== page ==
Engraved by G Clint after Harry Ashby and John Nost Sartorius, published by Robert Ashby, 29th feb 1804, the engraving was iscribed "Diamond in the possession of Robert Ashby / painted by Sartorius / "To Sir Charles Price Bart, MP / late Lord Mayor of London / Portrait of a non commissioned officer of the London Volunteer Cavalry.
The portrait is painted by Harry Ashby and depicts his brother Robert Ashby who was a non commissioned officer of the London Volunteer Cavalry and Flying Artillery, he was one of many middle class /artisan types who filled the ranks of volunteer corps such as this. Robert was also a painter but concerned himself mainly with running the family engraving business with his father. A more substantial engraving featuring Robert as the main focus was published by the Ashby firm and dedicated to Sir Charles Price Bt , MP (1747-1818 ) to commemorate his term as Lord Mayor of London 1803 - 1804. Sir Charles Price was Colonel of the London Volunteer Cavalry and an eminent banker. The engraving features Robert Ashby mounted on his charger "Diamond", the horse was painted by John Nost Sartorius 1759-1828 for the original painting of the engraving. It is likely that Ashby brought in the more accomplished equestrian artist to paint the main horse and horses in the background for the larger painting. It is likely that the engraving which depicts military manouvers by the Volunteers was not only to commemorate Sir Charles Price's new elevated position but to also serve as a patriotic "rally the troops" sort of scene, in the face of the impending French invasion threat. The engraving is inscribed as follows "Diamond a charger in the possession of Robert Ashby painted by Sartorius To Sir Charles Price. Bart. MP. Late Lord Mayor of the City of London This portrait of a noncommissioned officer of the London Volunteer Cavalry is by permission most respectfully dedicated by his loyal and faithful servant Robert Ashby engraved by George Clint published by Robert Ashby 29th feb 1804." The sword is the 1796 Pattern Light Cavalry sabre so the picture would date between 1796-1812
Ashby, Harry (bap. 1744, d. 1818), engraver, was baptized Harry on 8 April 1744 at Wotton under Edge, Gloucestershire, the second son of Robert Ashbee (c.1716–c.1799) and his wife, Sarah, née Gardiner (b. c.1715). Ashby was originally apprenticed to a Wotton clockmaker who also engraved dial-plates, spoons, and tankards. As he showed unusual aptitude for writing engraving, he subsequently worked (probably as a continuing apprentice) for Thomas Jefferys, geographer, of Charing Cross, engraving titles for maps. Later he worked for Jefferys's former apprentice, John Spilsbury, writing-engraver and inventor of the jigsaw puzzle, at 30 Russell Court, Drury Lane. Spilsbury died in 1769, and about 1772 Ashby married his widow, Sarah Spilsbury, née May (1732–1802). Their sons Robert and Harry were born in 1774 and 1778. Ashby took over the engraving business, disposing of the jigsaw section. By 1785, when Ashby joined the Musicians' Company, he had moved with his family to 83 Holborn Bridge, and by 1788 to 5 King Street, Cheapside, where he was in partnership with his son Robert. Apart from engraving maps (including London, Bath, and the Isle of Man), Ashby's main employment was engraving notes for the emerging banks at home and abroad. In this he showed unusual skill and ingenuity, and many of his bank notes and plates are now at the British Museum, London. He also excelled as an engraver of specimens of calligraphy. He engraved the plates for Richard Langford's Beauties of Penmanship (1785), John Hodgkin's Specimens of Greek Penmanship (1804), and H. Genery's Geographical and Commercial Copies (1805), now at the British Library, also Hodgkin's Calligraphia Graeca (1794), William Milns's The Penman's Repository (1795), and some plates in Thomas Tomkins's Beauties of Writing (1777 and 1808), now at the National Art Library. On 16 April 1805 Ashby married, second, Phoebe Everett, at St Matthew's, Bethnal Green. Harry Ashby lived in retirement at Exning, Suffolk, where he died on 31 August 1818. He is buried in Exning churchyard. Robert Ashby and his sons ran the engraving business after his father's retirement. The firm continued as Ashby & Co. until 1886, but Robert died in obscurity in Hanley, Staffordshire, in 1843. Ashby's second son, Harry Ashby (1778–1847), a portrait artist, exhibited sixty-nine pictures at the Royal Academy. His son, Harry Pollard Ashby (b. 1808), exhibited twenty landscape paintings there.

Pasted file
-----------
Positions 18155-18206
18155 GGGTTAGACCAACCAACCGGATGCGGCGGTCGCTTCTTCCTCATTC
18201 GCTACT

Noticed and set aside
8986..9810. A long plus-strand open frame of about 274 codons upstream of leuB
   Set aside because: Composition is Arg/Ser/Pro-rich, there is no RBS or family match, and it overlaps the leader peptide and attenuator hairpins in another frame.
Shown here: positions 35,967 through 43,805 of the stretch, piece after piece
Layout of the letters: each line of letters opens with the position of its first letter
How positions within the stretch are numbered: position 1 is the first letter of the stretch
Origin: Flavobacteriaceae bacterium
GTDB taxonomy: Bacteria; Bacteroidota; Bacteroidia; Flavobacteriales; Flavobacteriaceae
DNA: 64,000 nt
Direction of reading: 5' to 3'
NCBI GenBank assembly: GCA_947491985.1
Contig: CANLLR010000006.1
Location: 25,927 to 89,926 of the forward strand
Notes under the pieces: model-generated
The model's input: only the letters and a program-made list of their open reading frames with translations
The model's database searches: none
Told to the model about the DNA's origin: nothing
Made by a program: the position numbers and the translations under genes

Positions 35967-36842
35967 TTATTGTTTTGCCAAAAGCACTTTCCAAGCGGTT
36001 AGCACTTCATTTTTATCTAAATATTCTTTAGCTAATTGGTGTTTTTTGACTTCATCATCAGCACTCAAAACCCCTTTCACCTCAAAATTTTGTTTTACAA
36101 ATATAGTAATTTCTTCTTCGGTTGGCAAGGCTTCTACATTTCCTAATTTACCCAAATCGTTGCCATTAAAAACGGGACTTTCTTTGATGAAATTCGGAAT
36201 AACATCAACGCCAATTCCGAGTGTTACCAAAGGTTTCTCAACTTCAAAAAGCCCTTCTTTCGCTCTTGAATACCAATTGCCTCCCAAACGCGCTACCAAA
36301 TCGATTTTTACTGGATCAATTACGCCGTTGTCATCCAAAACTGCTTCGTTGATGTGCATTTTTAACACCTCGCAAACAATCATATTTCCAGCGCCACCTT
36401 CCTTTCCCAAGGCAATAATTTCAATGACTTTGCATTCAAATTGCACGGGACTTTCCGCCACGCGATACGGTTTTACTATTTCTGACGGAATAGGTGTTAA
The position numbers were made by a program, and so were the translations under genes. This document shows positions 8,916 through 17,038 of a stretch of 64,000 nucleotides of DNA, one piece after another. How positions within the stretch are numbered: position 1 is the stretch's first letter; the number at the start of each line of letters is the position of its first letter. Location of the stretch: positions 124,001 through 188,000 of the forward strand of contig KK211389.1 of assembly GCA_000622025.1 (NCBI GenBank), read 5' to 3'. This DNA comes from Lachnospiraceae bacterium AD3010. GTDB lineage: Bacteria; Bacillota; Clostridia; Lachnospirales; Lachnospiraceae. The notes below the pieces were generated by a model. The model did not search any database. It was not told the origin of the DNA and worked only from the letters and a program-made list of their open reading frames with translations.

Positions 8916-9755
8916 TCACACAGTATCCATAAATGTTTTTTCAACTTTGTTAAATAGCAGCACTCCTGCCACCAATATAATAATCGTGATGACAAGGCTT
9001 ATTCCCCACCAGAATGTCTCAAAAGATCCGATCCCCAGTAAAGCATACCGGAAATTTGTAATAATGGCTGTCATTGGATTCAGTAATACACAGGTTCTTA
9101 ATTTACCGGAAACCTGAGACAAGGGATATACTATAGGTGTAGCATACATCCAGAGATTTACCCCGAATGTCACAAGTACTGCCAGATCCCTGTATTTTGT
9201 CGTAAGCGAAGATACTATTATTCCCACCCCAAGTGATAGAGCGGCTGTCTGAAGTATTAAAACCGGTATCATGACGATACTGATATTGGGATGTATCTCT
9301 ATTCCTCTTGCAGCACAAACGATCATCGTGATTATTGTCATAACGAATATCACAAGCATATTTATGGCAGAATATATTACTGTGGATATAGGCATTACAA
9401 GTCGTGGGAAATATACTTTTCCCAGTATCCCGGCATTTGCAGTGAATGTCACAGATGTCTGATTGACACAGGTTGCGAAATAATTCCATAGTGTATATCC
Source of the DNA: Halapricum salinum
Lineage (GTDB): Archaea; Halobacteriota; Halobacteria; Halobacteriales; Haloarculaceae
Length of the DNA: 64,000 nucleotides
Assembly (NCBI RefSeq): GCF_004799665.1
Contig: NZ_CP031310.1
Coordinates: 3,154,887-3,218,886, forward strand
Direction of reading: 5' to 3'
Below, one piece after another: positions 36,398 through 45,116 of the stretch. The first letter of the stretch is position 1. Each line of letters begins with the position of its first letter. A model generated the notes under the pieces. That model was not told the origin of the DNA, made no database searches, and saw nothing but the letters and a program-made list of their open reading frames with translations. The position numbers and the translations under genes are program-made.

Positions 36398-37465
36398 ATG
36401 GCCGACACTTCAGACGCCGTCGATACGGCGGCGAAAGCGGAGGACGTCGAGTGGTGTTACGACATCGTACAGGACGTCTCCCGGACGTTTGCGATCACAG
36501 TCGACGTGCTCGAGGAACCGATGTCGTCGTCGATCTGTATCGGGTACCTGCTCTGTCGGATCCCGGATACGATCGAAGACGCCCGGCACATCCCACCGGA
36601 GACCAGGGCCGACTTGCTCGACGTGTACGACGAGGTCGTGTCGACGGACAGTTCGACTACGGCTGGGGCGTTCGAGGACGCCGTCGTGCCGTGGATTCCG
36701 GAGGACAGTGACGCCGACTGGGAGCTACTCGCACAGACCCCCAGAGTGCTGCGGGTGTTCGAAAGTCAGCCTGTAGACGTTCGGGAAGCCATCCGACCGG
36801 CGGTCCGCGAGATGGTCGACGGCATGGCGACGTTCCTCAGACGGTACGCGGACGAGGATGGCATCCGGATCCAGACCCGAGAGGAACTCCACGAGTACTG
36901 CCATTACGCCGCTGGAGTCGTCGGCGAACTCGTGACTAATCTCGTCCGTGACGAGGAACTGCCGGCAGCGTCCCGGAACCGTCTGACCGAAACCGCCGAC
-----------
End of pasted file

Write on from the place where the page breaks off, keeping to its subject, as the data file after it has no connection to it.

Thompson Cooper, rev. Colin J. S. Davies DNB